Caved in to miners within hours of becoming PM – not prepared to stand up to corporate power in the West, or defend the population’s resources equity

Gushed to Obama – an “honour and privilege” just to speak to him, though we are allies in a (futile) war we are losing
Sucked up to Israel – expressed no concerns about the Dubai passport & identity theft or the flotilla massacre while deputy PM, and will not stand up to Israel lobby as PM
Backed the Afghan war unconditionally – without asking Obama any questions about McChrystal’s dismissal, how long we need to have troops in occupation, what the exit strategy, etc,
Opposed same sex marriage – apparently the state decides which consenting adults can marry, not the adults, though her choice not to marry is hers alone
Copied Howard’s Pacific solution on asylum seekers – substituting East Timor for Nauru, then abandoning it a few days later because the Timorese hadn’t been properly consulted and opposed the idea when they eventually were
Endorsed a government imposed internet filter – then abandoned it a day later because the population opposes it and thinks they should decide what they can and cannot access, not the government
Lost the Government’s two most competent ministers – Tanner can’t stand her and what she did to Rudd, Faulkner opposes the Afghanistan commitment he was charged with implementing

It’s not disappointing because only the naive believed she actually stood for something – principles or good policy, for example. If she did, she would have bailed on Rudd months ago. Concerns that someone from the left had risen to power were always risible – she is hated by her colleagues on the left more than she is by those on the right. She was only on the left of the party for the purposes of factional horse-trading and pre-selection.

What’s more difficult to understand is that like Rudd, she will be rightly criticised for not standing for, or believing in, anything. Sadly, she is actually getting credit for “clearing the decks” before an early election, as if policies are dispensable as long as it is possible to hold on to power. This tells us more about modern Labor than anything. If she is re-elected, what will she do? Manage for the sake or managing? Every other idea and principle has been, or is being, trashed.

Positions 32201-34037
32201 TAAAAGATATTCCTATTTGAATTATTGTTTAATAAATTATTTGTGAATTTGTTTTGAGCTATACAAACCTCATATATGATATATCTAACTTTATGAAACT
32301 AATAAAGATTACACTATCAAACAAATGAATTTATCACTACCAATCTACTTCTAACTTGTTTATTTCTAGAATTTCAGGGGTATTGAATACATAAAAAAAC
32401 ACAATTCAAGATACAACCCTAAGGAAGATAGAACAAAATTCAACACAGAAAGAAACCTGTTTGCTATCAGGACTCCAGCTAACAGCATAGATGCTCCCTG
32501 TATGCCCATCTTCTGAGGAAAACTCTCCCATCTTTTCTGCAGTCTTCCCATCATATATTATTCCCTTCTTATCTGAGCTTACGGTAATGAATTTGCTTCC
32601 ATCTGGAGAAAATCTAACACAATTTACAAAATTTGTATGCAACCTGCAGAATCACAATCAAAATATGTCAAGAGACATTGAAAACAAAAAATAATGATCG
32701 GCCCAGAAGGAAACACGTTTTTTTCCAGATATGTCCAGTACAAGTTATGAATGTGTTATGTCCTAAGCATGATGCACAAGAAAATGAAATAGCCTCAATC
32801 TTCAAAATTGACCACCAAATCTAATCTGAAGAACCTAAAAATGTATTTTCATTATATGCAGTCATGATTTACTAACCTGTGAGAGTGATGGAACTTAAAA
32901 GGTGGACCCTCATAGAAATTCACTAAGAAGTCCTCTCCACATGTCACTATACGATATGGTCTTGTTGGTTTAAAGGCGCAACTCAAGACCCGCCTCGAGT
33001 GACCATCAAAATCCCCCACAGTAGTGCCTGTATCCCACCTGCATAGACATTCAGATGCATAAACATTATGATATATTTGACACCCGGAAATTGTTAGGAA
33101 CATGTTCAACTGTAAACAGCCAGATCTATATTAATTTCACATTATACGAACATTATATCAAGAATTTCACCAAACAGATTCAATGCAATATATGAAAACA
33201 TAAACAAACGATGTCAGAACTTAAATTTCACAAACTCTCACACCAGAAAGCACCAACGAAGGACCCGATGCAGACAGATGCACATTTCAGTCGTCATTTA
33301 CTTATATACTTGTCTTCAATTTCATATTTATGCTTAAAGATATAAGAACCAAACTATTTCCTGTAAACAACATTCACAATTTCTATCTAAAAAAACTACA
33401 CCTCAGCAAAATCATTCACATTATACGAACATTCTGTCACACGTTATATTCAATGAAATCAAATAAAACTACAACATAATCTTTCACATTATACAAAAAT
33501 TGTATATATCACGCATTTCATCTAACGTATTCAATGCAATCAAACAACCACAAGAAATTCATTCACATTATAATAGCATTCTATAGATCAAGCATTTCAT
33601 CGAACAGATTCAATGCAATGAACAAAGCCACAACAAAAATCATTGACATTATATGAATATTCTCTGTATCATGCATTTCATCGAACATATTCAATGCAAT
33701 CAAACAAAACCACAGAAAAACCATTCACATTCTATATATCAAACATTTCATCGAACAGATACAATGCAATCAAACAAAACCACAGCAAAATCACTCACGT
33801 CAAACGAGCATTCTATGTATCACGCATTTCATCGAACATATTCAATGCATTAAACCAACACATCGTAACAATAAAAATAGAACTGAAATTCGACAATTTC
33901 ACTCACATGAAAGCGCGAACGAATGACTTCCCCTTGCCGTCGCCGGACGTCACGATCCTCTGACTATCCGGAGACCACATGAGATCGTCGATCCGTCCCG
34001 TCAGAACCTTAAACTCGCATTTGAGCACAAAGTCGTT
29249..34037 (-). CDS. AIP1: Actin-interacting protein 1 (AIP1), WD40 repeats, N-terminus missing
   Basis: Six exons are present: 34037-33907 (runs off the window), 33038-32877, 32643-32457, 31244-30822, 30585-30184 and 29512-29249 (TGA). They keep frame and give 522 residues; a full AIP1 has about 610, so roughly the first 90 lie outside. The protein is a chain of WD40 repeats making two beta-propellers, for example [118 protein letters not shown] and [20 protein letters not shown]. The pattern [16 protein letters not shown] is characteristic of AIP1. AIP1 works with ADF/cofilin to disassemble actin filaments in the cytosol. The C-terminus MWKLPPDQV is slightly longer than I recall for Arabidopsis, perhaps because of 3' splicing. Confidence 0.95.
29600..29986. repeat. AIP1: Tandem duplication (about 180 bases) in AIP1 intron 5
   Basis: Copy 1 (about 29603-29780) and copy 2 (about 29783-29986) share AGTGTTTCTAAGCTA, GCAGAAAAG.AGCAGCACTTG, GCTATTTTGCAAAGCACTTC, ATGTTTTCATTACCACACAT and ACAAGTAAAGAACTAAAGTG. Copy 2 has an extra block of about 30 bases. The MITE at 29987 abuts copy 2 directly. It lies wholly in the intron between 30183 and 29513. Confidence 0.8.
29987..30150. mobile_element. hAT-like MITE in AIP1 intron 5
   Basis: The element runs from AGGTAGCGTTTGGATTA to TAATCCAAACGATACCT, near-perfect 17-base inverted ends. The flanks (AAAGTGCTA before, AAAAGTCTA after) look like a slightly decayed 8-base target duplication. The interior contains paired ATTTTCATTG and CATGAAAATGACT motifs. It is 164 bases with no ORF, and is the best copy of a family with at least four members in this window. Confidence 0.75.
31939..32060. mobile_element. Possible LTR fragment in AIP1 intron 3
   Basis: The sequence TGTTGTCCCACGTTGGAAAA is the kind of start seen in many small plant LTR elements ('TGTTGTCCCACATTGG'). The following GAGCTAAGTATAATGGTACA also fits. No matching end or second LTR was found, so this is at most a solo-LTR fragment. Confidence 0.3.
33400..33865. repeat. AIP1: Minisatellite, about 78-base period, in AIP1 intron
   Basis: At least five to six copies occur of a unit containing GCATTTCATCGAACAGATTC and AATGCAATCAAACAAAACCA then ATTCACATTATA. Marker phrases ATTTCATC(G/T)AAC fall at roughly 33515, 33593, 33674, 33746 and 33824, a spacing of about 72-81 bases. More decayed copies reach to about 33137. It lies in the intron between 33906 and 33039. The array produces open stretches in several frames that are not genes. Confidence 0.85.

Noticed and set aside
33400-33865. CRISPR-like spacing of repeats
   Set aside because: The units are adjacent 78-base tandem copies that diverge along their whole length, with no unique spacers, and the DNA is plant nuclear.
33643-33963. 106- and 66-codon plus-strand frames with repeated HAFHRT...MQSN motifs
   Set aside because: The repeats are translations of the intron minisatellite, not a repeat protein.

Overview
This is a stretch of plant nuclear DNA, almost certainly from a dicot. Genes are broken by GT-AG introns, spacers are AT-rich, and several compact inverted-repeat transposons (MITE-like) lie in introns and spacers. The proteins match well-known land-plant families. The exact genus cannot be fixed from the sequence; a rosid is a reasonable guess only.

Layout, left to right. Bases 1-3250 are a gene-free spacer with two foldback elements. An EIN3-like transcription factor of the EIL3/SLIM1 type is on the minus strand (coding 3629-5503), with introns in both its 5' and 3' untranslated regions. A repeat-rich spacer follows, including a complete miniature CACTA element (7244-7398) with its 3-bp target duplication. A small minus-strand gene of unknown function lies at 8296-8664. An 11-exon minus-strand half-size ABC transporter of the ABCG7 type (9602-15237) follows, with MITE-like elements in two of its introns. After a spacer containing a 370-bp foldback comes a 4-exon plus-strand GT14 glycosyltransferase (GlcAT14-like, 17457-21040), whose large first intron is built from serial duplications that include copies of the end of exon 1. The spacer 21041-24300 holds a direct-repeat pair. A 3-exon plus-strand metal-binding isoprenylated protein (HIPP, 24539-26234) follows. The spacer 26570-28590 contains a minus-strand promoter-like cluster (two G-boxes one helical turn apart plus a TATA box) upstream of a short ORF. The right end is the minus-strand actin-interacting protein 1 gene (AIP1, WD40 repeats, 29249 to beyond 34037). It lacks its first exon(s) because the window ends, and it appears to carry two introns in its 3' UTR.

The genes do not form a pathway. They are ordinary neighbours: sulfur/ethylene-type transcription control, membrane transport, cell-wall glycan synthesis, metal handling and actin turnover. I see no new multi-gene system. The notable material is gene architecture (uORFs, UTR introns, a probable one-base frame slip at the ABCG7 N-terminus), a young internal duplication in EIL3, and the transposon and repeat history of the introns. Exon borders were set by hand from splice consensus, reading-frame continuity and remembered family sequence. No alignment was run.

2 comments ↪
  • As time passes, it becomes more and more difficult to find any differences between the ALP and the Coalition. There is no possibility of debate on the major issues confronting the country because those who are supposed to be politicians elected "by the people for the people" are so imbued with self-interest and furthering their holds on power that nothing else matters.

    Those of us who consider ourselves to be of the left in politics wonder who we can have dialogues with instead of talking to ourselves. There are no left groups one can support because they are all sectarian and splintered and are unable to muster people who could be a challenge to parliamentarians or they are unwilling to provide parliamentary challenges.

    So we are left with Gillard and Abbott – some choice – the Greens have not shown themselves worthy of support in general – where were they when they were needed over issues such as the same-sex partnership and so-called "equality" issues made into law by a dictatorial ALP on 1 July 2009?

    Where have they been on many other major issues which are now taking centre stage because of the ALP and Coalition's stance on all major issues?

    Every one of the points Burchill makes in the above posting makes one despair at the outcome of the next election.

    As they say in Yiddish – OI VEY!!!

    Mannie De Saxe – at 83, been there, done that, and waiting for something new! To quote the French saying – translated – the more things change, the more they stay the same!!

  • Marilyn

    Agreed old mate.   God they are a loathsome pair aren't they?